Saturday, 10 November 2012

Film Review | Cowboys & Aliens (2011)

In much the same way that "Let the right one in" has been described as a film about children that happens to involve vampires, I would characterise Cowboys and Aliens as a film about aliens that happens to involve cowboys. There is very little about the story that could not have been transposed into modern times, or even switched to involve any cultural group by simply changing the language, weapons and location. What I guess I'm trying to say is that there seemed little reason for the people involved to be cowboys, beyond the snappy title and a couple of half-hearted parallels around the appropriation of resources from natives.

This could have been an interesting opportunity to examine the cultural differences between modern and "wild west"-ern societies through the medium of their respective reactions to alien encounters. Alternatively, the film could have attempted to flip the traditional colonisation view, by having the pioneer society under threat from an imposed alien culture. Instead, this potential is lost as time is spent on the exposition required to cover multiple story strands and include additional characters, none of which are particularly interesting. In addition, once the climax is finally reached, the film descends into pure CGI-powered action-film nonsense.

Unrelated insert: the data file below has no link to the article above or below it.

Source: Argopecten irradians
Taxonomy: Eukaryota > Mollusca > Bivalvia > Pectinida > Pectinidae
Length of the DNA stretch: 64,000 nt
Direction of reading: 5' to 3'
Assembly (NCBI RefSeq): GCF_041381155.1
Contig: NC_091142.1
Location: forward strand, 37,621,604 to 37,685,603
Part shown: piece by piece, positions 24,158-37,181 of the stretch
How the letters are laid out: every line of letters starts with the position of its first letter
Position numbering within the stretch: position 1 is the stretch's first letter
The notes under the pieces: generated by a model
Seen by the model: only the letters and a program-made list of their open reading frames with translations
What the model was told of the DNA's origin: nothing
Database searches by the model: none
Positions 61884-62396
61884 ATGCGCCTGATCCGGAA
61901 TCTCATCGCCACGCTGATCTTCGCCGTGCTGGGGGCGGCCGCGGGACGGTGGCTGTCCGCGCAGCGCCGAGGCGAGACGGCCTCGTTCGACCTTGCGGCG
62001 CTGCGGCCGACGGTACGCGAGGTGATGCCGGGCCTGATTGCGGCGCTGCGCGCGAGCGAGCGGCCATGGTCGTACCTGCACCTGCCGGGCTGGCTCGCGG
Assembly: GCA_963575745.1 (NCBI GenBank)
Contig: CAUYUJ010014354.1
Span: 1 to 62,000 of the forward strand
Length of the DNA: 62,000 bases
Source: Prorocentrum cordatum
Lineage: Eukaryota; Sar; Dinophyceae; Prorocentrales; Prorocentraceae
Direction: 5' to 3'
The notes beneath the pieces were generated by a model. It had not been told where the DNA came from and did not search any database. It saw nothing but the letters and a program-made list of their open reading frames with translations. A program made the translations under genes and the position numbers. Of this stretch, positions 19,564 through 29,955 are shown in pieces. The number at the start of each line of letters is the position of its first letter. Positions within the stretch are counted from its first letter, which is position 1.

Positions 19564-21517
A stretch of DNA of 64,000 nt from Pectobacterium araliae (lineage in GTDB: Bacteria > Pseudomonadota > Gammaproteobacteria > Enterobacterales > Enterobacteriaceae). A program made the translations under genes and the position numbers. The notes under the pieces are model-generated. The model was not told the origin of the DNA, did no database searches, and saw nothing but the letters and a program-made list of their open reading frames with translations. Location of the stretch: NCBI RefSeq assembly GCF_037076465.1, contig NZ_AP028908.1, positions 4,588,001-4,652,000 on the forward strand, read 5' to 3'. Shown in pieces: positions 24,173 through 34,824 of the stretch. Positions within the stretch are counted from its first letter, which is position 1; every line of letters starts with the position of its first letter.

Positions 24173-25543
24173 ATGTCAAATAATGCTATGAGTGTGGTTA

Daniel Craig does well as the central figure, retaining what little mystery the film hangs onto with his strong, silent visage, but the rest of the cast is pretty average. Even Harrison Ford is given little to do, and as a consequence of the number of secondary characters floating around, is never given a huge amount of direct screen-time with Craig and certainly not long enough to establish an interesting relationship. There are some minor plus points, mostly around the visuals, which manage to blend the alien entities into the action quite believably, without having to resort to shadows and half-shots.

Overall, while not being totally without merit, the film certainly never rises above the most obvious implications of it's high concept starting point.


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